There were just so many absolutely hateful, tedious or just downright soul-sapping tasks that I had to find a way to make myself want to do. Who wants to spend a sunny Saturday choosing bathroom stuff? Or having to give list after list of things to do to the builder. It’s just not fun. There are about a million things I could think of that I’d rather be doing than building this house. For some reason, actually finishing the house was never much of a motivating factor in itself, I had come to terms that I would be building the house well into the distant future and was simply looking for ways of making the process more bearable.
I have found, over the past few years, ways of persuading myself to do tasks I don’t want to. I’ve actually got quite good at it now, I can even fill in a reporting spreadsheet, if my life depends on it.
I’ve found that it’s people that motivate me, not tasks. So I always need to have a person that I’m doing the task for. If the task isn’t for a specific person then I need to imagine one. For example, when I write some interpretation, a leaflet or a press release at work I need to have my audience clearly in mind in the shape of a real person. And I can only tidy and clean the house if there’s someone coming for dinner (I sometimes plan a dinner party simply because the house needs a tidy). A deadline, real or invented, always helps too.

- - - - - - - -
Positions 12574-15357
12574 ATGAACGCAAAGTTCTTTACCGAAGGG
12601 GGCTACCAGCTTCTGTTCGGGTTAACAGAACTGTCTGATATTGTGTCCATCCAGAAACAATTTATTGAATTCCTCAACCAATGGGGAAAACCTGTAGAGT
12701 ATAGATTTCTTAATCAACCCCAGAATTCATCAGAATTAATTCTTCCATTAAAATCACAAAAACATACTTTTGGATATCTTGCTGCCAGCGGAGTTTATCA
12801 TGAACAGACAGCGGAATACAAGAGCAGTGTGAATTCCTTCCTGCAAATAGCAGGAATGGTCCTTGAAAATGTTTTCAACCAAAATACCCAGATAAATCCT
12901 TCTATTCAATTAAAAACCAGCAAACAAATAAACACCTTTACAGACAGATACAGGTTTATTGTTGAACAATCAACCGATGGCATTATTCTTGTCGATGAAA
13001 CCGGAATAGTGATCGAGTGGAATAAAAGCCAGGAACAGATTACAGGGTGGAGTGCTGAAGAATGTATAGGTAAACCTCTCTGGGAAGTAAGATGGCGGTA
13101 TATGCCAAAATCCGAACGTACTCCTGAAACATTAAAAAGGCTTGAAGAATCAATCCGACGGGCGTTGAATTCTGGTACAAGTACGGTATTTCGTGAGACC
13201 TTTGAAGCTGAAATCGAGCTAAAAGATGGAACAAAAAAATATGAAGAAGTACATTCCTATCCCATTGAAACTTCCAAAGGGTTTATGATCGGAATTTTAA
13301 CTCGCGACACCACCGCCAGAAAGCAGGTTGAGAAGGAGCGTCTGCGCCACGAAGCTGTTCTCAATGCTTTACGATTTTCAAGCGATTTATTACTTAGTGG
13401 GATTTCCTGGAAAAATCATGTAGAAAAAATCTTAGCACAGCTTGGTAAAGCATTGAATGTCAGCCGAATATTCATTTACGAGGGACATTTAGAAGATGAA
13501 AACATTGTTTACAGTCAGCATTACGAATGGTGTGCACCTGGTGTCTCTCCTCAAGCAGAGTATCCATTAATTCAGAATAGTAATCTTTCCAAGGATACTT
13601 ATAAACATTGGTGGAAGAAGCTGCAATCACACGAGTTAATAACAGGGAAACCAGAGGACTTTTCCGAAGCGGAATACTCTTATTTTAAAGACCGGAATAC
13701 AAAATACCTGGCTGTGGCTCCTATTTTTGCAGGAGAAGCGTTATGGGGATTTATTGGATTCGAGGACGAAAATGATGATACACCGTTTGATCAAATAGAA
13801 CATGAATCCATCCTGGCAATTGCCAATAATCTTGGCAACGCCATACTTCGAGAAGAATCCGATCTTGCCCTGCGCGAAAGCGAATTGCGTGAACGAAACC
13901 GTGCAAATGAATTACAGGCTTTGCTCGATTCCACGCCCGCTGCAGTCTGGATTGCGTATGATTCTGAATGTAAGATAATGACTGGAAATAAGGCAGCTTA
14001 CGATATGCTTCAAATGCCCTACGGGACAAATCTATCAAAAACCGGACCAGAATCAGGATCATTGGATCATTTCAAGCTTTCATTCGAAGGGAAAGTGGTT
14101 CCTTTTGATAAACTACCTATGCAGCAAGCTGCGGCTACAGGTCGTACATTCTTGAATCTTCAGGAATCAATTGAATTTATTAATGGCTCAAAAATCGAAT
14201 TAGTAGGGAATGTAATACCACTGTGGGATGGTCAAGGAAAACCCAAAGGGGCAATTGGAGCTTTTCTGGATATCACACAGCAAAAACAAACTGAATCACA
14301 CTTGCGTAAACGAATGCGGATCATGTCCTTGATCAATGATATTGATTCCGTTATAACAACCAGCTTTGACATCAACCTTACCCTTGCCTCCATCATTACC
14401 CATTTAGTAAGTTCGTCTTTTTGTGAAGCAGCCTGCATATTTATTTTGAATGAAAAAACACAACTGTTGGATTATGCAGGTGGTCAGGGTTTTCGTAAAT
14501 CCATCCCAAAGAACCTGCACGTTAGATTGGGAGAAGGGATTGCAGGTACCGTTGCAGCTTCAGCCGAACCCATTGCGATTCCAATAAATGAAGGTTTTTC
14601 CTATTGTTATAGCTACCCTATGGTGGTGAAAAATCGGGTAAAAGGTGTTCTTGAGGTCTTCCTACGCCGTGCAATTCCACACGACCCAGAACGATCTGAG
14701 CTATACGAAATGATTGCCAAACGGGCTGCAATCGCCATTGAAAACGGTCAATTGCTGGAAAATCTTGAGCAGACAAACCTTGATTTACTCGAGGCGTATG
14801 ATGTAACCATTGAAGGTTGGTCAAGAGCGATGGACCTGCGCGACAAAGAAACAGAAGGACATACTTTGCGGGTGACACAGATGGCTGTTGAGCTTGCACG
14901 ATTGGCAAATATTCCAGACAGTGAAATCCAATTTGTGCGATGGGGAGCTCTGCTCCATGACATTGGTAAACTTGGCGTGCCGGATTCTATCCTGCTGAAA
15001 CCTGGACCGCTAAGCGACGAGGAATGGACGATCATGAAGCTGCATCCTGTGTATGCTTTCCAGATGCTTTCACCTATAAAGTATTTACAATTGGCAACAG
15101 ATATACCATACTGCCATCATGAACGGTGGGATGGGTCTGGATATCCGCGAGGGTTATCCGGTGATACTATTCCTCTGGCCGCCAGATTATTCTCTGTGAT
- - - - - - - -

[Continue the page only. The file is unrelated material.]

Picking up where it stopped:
When it came to the house, the charm offensive has certainly kept me occupied and entertained, and it has given me another reason for writing the blog, providing me with a muse from time to time (who evidently liked reading blogs about himself). But importantly it provided the motivation for doing all those painfully annoying things you need to get done to build a house. Like getting some essential component of the house to site by a certain date, or hassling Scotframe yet again to do what they said they would.
In fact, the whole fun of building the house, pretty much the only good bits, have all been the bits where I’ve worked with brilliant and effective people. Not just Stephen, but also Stephen the stonemason, Jamie who installed the MVHR, and Stephen’s team, especially Eddie who was the only person who didn’t seem to object to having his photo taken; Stuart the builder who did the foundations, and numerous others, including the architects and Tom (kitchen) and Jake (wood) who I’ve known since University. On the other side, the worst bits are when I’ve worked with difficult people: Phil being the only one that springs to mind.
It’s only because of those people that, despite the problems and difficulties, building Sula has actually turned out to be a hugely enriching experience.